The creation of the atomic bomb and its use on the Japanese was demonic – pure evil.  Robert Oppenheimer was not a tragic figure as Kai Bird, the coauthor of American Prometheus: The Triumph and Tragedy of J. Robert Oppenheimer, claimed last year in The New York Times. As I wrote in “Trinity’s Shadow,” he was “complicated, yes; but he was essentially a hubristic scientist who lent his services to a demonic project, and afterwards, having let the cat out of the bag by creating the Bomb, guiltily urged the government that used it in massive war crimes to restrain itself in the future.” Asking for such self-regulation is as absurd as asking the pharmaceutical and big tech industries, or the CIA, to regulate themselves.  Anyone who would give the name “Trinity” to the site where the first bomb was exploded had a twisted mind.

Oppenheimer, which excludes scenes from the devastation in Hiroshima and Nagasaki but includes one wherein scientists rapturously celebrate with flag waving the exploding of the bomb over Hiroshima, recently opened in Japan. The New York Times published a piece about the opening that contains various Japanese reactions, including one from Yujin Yaguchi, a professor at the University of Tokyo, that accurately raises a fundamental issue: the film “celebrates a group of white male scientists who really enjoyed their privilege and their love of political power. We should focus more on why such a rather one-sided story of white men continues to attract such attention and adulation in the U.S. and what it says about the current politics and the larger politics of memory in the U.S (and elsewhere).”

Exactly. The issue is political, not aesthetic.  Why it is good to see some flickering images and not others?  Why is night for day and the blocking out of the sun by an eclipse so good but the reminder that we are on the edge of a nuclear eclipse because of the policies of our dark-hearted leaders is not?

We live in very dark times.  There is no need to watch the sun being extinguished and day turn to night in the heart of an immense darkness.  Kurtz’s dying words as recalled by Marlowe at the end of The Heart of Darkness – ‘The horror! The horror!’ are not words we want to utter as we realize we too have gone mad in our souls because we looked the wrong way as the nukes were in their flight.

Chase the light!  As Oliver Stone writes in his memoir, “One of the first basic lessons in filming is chasing the light. Without it, you have nothing. . . .”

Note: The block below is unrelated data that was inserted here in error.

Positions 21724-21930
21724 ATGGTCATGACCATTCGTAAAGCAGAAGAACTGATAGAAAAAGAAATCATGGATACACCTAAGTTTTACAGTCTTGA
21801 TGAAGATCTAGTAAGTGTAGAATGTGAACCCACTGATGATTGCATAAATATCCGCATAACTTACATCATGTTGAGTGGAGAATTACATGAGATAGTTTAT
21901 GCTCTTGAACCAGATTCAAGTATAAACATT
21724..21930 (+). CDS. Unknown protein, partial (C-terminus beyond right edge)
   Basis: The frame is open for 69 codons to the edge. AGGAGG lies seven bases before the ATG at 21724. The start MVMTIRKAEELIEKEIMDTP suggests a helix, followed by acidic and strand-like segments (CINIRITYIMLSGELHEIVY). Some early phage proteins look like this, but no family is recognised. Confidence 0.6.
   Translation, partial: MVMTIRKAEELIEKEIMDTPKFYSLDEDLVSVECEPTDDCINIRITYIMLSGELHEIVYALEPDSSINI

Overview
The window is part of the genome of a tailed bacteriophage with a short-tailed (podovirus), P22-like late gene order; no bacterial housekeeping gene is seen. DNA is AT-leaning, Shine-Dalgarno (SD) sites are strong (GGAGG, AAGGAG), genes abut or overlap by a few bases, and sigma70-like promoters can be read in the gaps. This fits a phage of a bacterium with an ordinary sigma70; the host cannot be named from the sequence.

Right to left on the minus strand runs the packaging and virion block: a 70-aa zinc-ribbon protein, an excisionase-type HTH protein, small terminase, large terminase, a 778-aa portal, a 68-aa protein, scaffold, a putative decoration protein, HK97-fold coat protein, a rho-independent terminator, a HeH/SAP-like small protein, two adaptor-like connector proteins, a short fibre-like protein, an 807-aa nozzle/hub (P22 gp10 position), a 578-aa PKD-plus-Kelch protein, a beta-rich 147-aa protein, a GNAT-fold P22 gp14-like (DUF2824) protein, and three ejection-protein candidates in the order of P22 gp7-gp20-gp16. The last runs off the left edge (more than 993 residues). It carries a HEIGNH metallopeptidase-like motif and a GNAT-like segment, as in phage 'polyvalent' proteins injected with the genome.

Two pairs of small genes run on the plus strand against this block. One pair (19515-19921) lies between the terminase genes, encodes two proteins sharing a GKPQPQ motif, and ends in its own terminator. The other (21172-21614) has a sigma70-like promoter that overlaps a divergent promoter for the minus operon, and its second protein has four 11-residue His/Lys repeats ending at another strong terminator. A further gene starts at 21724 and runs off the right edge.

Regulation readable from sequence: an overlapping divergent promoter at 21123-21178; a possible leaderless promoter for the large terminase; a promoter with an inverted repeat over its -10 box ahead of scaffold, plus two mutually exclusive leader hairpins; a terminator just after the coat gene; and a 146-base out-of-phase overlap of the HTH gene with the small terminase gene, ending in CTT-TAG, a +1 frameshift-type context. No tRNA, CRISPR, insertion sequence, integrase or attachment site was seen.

It’s true in life as well. We live in the flicker.

So if we are to celebrate the dawn of a new day on earth, paradoxical and contradictory as it might sound, we do need to look into the darkness – the heart of the darkest and demonic crimes committed by our heartless leaders – Hiroshima and Nagasaki, the genocide in Gaza, the escalating and expanding war in the Middle East, and the U.S proxy war against Russia in Ukraine, to name a few.

And if the contemplation of the eclipse of the sun disturbs you enough to impel you to do so, a quick peek won’t hurt.





12 thoughts on “Night for Day or Day for Night in the Heart of Darkness”

  1. A wonderful piece Ed. I just re-read it now, after first reading it the day you posted it. I didn’t have the opportunity to comment then as I was hosting family members from the States for a week of sight seeing and visiting. Two kind people, NPR democrats, both master degreed, both possessed of Trump Derangement Syndrome at levels that made any discussion of the Democratic Party’s obvious apocalypse inviting – “issues” – impossible to even broach without instigating a panic attack. Yes, they could agree that the Democratic Party is supporting genocidal mayhem in Gaza – but that is – quote – “Trumps fault” – “not Biden’s “- I kid you not.

    Of course in their defense – when indoctrinated with a good steady dose of NPR (or any number of other American/Western MSM) – the response is typically incredulity when exposed to information that falls outside the “official narratives.” (“What? There was a coup in Ukraine?”) It was a grim reminder of that old adage regarding systems analysis – “garbage in = garbage out.”

    The orange-haired clown hasn’t been in office for years now yet he haunts the psyches of my “progressive” friends and family like an evil supernatural specter from another dimension – ready at any moment to return from the bowels of hades to wreak his “racist” and “sexist” havoc. Amazingly, somehow he is so very powerful that he also remains responsible for any and all failures of the current administration. Go figure.